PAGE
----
Cooper and his colleagues discovered that with practice, we can harness the livewiring phenomenon in a directed, purposeful way. The concept of upwiring was born.
Sounds simple enough. But how exactly do you go from awareness to action? It's actually a lot easier than you think. Here's how to do it:
1. Lead with curiosity.
Curiosity, according to and his colleagues, is essential in this process.
In neuroscience, this is known as the "Need for Cognition," or NFC. In order to realize the benefits of upwiring, we have to approach everything we do with a desire to know more about ourselves and how we react given certain stimuli.
One simple strategy is to visualize your behavior from a third person perspective.
"Imagine a small version of yourself on your own shoulder, observing what you would normally do," Cooper says. "That observation power will allow you to start to override what you automatically do."
It might sound like a strange practice, but this outsider awareness frees us from our internal biases, and empowers us to choose how -- and who -- we want to be.
2. Learn to employ the split-second pause.
This is probably the single most important strategy I've learned from Cooper's research, and the one that has impacted my own life the most.
In order to override our hard-wired default tendencies, you have to insert a split-second pause before you react to challenges, setbacks or opportunities. This pause empowers you to do is take control of your reactions, rather than be a slave to the hardwired tendencies of your brain.
"Before you react, insert an instance of delay," Cooper explains. "You'll get your bearings and choose your response."
It's lightning quick -- within a split second -- but this pause will make all the difference. Suddenly, you'll be in control of how you respond to external stimuli from people and events.
In order to make use of this technique, you have to first determine the areas in your life that you want to improve (something you can identify through the third person visualization exercise above).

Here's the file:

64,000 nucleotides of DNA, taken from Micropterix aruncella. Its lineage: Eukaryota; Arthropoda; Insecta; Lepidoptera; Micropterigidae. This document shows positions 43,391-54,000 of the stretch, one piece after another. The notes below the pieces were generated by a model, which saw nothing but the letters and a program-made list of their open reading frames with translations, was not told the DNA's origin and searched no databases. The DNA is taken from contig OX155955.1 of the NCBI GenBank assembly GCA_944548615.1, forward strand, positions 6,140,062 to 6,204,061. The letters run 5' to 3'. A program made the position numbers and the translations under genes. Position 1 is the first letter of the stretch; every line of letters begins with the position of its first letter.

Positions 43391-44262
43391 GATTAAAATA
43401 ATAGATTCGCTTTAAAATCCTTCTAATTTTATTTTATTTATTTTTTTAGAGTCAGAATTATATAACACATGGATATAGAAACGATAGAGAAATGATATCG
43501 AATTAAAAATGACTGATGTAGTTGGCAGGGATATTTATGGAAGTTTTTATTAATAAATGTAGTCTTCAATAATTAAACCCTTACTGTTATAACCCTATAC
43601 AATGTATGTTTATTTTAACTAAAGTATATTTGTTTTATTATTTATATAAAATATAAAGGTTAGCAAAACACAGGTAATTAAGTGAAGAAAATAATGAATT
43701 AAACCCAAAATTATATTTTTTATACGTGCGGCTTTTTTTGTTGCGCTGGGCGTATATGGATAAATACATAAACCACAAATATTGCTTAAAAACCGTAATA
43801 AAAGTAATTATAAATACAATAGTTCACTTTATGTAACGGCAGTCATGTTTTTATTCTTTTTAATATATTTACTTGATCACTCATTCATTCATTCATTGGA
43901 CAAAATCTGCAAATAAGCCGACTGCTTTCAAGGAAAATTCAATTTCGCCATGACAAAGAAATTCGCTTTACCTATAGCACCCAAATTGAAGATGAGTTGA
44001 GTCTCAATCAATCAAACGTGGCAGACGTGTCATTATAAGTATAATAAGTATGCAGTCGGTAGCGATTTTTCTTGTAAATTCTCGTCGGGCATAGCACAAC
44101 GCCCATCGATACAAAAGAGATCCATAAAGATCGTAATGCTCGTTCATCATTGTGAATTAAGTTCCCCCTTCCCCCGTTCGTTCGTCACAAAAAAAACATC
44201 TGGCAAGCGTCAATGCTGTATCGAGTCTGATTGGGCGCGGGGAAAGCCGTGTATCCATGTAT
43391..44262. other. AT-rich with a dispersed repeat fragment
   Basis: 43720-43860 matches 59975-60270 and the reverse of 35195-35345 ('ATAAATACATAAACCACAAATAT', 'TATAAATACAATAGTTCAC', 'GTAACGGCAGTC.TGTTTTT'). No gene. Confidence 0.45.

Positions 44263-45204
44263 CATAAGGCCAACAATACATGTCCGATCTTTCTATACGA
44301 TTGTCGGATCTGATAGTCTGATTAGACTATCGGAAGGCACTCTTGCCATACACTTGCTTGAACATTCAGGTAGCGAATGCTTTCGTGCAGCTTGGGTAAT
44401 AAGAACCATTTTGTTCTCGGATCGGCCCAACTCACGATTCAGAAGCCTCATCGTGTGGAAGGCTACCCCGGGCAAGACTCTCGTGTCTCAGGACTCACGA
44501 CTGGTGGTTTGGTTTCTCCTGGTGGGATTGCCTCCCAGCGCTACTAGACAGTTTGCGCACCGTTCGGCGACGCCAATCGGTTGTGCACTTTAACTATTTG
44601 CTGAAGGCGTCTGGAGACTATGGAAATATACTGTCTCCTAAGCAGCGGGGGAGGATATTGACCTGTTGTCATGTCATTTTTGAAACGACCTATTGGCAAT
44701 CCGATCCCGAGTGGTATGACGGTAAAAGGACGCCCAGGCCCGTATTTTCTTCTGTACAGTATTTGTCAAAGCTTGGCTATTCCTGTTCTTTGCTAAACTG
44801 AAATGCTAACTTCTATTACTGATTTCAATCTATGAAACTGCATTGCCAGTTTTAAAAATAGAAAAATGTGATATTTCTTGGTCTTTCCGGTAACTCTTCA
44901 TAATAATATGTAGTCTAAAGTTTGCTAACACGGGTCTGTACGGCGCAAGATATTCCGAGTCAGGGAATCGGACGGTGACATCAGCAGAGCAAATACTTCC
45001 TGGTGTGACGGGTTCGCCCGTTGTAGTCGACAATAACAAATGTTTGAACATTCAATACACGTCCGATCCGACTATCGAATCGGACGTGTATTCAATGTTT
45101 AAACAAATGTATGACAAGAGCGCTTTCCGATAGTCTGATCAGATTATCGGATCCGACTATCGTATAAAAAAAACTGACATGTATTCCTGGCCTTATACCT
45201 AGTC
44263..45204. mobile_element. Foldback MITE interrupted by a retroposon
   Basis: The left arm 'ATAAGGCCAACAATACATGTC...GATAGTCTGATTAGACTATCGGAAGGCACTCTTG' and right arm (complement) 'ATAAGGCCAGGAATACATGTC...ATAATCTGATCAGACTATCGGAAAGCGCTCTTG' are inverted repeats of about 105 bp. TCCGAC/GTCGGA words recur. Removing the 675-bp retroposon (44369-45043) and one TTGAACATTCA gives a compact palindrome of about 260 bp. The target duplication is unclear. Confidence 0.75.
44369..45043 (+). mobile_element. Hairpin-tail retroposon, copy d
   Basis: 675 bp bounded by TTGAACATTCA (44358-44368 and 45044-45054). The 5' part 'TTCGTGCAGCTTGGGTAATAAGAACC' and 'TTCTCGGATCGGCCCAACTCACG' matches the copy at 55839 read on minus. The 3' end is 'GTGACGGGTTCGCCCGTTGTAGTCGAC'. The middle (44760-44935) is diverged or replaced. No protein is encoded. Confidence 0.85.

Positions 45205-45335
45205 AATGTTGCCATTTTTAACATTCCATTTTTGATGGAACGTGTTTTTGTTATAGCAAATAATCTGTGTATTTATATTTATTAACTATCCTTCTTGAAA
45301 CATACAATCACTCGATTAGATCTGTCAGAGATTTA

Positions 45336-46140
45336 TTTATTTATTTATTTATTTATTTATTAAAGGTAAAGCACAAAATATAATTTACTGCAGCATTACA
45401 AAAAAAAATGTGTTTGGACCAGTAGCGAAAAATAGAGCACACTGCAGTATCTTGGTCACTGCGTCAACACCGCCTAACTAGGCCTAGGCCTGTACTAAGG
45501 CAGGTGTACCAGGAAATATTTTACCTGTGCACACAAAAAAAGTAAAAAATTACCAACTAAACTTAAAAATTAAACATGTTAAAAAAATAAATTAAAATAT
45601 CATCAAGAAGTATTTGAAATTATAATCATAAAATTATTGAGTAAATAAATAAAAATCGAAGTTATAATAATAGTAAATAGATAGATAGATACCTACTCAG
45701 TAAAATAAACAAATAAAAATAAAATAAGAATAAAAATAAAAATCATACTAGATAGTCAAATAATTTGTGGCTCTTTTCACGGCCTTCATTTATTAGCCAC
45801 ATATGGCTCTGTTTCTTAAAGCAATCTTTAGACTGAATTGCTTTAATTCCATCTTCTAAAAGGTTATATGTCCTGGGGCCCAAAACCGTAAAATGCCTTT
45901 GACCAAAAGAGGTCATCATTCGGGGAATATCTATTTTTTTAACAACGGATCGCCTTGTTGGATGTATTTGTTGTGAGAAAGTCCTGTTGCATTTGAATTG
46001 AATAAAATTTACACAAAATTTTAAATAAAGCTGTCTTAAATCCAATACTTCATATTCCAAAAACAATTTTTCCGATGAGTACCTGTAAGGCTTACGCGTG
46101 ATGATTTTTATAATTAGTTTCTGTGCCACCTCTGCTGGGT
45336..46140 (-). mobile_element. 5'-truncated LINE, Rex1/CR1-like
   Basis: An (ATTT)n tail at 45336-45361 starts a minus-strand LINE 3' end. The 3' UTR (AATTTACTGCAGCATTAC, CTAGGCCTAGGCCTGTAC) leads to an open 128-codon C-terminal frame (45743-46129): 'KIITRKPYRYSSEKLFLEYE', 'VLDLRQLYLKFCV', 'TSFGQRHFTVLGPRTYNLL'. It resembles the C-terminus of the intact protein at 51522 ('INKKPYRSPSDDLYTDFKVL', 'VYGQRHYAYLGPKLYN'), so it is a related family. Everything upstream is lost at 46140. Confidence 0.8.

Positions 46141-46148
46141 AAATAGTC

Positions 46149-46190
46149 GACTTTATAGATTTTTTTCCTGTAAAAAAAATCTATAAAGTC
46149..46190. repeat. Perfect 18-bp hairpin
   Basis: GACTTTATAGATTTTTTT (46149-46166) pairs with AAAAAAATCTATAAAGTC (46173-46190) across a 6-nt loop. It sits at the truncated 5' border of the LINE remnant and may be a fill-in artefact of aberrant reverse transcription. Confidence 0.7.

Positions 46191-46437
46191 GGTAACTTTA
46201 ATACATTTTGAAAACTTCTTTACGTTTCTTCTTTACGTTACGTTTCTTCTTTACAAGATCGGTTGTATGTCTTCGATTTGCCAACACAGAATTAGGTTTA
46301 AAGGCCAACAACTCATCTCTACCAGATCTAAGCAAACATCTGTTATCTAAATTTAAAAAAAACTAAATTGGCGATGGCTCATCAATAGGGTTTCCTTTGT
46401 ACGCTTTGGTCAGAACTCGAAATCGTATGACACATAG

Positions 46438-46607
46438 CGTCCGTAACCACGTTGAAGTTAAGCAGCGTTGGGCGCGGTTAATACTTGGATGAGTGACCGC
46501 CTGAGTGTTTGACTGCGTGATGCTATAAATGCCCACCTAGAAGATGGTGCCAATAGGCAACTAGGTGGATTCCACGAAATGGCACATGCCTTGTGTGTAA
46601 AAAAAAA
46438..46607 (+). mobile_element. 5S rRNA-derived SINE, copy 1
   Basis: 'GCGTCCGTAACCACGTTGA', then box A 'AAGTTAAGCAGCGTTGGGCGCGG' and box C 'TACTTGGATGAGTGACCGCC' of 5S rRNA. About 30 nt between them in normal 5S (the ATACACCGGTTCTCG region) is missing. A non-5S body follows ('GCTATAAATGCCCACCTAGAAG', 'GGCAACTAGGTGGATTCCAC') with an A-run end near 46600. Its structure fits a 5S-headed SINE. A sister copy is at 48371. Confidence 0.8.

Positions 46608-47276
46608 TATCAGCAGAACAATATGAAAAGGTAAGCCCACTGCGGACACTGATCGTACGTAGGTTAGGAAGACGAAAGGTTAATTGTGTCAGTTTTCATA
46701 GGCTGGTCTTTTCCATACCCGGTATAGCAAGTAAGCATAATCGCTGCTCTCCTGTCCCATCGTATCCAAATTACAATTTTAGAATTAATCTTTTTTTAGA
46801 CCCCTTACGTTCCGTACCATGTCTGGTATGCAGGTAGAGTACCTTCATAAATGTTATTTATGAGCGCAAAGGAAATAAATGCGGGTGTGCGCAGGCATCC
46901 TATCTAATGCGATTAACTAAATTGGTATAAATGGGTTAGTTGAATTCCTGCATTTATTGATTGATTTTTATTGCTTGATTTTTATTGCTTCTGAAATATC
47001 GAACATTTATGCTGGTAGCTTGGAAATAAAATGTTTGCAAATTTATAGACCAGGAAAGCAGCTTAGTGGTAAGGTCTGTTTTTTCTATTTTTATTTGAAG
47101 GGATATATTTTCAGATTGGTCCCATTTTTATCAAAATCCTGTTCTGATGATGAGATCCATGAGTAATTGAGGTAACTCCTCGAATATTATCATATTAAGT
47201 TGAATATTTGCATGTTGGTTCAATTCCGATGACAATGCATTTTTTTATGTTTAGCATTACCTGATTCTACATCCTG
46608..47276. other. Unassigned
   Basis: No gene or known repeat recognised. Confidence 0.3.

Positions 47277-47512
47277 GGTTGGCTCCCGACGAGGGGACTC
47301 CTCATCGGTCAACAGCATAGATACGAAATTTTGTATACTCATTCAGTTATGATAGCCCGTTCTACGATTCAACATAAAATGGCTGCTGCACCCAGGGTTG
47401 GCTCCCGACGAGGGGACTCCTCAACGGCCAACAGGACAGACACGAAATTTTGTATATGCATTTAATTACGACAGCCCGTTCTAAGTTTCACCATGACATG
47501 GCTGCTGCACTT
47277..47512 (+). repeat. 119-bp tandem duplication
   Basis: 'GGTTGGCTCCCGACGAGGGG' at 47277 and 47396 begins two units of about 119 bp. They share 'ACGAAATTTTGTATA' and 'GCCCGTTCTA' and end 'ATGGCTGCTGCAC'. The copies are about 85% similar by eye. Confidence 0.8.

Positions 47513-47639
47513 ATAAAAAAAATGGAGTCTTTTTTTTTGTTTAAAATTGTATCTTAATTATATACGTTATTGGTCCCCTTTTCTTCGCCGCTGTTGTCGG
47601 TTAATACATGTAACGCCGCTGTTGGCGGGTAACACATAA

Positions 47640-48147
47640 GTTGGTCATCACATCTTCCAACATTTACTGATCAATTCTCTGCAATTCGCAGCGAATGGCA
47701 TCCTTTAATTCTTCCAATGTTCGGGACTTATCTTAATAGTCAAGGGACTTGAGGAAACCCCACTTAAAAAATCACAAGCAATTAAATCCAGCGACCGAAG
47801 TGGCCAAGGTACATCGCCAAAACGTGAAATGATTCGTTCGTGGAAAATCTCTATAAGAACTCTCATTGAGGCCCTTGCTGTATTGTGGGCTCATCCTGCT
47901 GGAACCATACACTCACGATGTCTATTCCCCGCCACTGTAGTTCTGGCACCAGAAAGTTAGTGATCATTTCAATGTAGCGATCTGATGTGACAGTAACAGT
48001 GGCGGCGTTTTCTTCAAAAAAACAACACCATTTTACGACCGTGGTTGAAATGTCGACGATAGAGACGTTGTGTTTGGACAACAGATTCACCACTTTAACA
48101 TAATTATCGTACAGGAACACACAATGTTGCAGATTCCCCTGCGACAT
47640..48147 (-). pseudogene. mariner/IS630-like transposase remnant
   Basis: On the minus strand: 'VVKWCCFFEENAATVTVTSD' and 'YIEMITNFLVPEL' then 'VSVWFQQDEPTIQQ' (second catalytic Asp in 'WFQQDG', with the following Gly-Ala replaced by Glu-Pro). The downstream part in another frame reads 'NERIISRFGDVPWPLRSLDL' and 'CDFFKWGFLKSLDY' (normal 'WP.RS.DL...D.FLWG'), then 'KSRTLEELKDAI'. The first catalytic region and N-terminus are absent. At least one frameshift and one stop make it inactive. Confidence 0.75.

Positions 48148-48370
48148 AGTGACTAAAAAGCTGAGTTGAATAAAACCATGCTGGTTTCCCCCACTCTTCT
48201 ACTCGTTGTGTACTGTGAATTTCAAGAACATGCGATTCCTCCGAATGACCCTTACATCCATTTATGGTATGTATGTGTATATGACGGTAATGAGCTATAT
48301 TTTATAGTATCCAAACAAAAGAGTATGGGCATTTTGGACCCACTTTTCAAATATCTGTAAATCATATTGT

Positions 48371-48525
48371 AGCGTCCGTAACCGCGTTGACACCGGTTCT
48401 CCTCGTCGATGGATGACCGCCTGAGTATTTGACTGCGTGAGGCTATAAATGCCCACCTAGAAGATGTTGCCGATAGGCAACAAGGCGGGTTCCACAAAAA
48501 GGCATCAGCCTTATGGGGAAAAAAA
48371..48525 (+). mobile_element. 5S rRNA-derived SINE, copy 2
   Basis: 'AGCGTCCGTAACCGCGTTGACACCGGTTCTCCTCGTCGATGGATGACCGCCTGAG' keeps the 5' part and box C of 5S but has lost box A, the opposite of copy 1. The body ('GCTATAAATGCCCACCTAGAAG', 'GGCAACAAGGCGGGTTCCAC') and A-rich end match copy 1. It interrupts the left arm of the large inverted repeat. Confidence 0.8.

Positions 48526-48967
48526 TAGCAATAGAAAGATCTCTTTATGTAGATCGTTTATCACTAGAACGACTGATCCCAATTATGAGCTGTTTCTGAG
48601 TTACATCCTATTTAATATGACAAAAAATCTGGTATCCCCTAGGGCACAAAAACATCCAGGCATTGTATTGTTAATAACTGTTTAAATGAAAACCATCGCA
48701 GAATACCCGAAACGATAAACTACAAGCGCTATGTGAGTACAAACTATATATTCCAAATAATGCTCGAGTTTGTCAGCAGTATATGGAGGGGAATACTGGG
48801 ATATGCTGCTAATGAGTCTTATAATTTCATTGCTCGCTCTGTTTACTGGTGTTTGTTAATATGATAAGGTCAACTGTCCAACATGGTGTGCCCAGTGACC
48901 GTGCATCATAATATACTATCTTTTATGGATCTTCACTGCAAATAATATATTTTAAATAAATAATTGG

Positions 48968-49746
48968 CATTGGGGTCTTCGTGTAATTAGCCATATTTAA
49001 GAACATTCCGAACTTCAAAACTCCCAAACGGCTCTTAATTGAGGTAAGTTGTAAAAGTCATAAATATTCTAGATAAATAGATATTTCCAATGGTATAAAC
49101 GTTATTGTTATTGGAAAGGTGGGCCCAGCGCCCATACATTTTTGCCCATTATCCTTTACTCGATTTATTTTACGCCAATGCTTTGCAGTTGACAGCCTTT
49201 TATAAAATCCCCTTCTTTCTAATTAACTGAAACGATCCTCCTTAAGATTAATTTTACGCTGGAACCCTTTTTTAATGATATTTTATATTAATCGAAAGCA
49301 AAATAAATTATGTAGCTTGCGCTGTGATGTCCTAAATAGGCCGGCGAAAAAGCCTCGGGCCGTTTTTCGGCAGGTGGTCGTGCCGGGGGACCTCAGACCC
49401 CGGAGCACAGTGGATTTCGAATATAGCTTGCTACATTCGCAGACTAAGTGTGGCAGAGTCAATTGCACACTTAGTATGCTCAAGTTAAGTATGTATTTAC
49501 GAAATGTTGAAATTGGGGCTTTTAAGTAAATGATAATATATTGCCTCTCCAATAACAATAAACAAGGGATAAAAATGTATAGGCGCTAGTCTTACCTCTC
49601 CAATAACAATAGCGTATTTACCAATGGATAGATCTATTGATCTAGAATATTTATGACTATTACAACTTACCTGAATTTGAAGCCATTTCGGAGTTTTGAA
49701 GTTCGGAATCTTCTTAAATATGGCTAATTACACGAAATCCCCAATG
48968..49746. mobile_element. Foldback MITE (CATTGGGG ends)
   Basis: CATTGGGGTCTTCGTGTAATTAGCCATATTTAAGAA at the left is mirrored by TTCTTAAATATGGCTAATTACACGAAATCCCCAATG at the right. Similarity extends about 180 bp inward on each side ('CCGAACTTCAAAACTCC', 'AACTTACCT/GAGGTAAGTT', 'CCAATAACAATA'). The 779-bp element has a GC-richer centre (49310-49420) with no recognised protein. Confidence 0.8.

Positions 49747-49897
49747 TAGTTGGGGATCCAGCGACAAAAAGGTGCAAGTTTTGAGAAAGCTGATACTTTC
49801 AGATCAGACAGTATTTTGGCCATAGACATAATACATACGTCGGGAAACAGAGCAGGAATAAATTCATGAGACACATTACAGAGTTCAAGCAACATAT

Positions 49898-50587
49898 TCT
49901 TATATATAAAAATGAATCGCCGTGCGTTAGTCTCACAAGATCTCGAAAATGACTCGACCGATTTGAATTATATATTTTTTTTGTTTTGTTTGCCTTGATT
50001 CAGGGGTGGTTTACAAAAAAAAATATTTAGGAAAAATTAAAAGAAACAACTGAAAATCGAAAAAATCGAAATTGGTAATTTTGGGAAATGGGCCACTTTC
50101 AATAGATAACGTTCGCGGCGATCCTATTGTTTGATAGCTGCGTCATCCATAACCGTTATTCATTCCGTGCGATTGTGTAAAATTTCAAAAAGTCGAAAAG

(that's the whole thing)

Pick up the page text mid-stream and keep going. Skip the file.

The next step is visualizing what it will look like when you pause during these events. Imagine the look your significant other gives you that raises your defenses or the email subject line you dread getting from your boss -- the one that causes negative emotions to spiral out of control.
Now imagine pausing before you react to those situations. It's as easy as that. Practicing this visualization will enable you to insert these pauses instinctively in the moment, and you will be able to choose how you react.
3. Understand what it's for.
This might be the more abstract side of the strategy, but a reminder of what you want achieve through upwiring will do wonders.
In other words, you have to remember your purpose.
In a culture in which social media has artificially elevated the opinions of others, and where so many of us -- including business leaders -- judge their self-worth against these opinions, it's important to remember that life isn't a popularity contest. Life is about something much greater.
Cooper reminds us: "The bigger game beneath all of that is this drive to create the most valuable, enduring imprint on the world that lives after you're gone."
It's so simple, yet so powerful. Sure, you can play the game of likes, page views and retweets, but if you're not making a real, tangible impact on the world, what is at all worth? Keeping this in mind will serve you will both in life and in business.
This really only the tip of the iceberg uncovered by Cooper's research. To hear more, check out out my full-length interview here.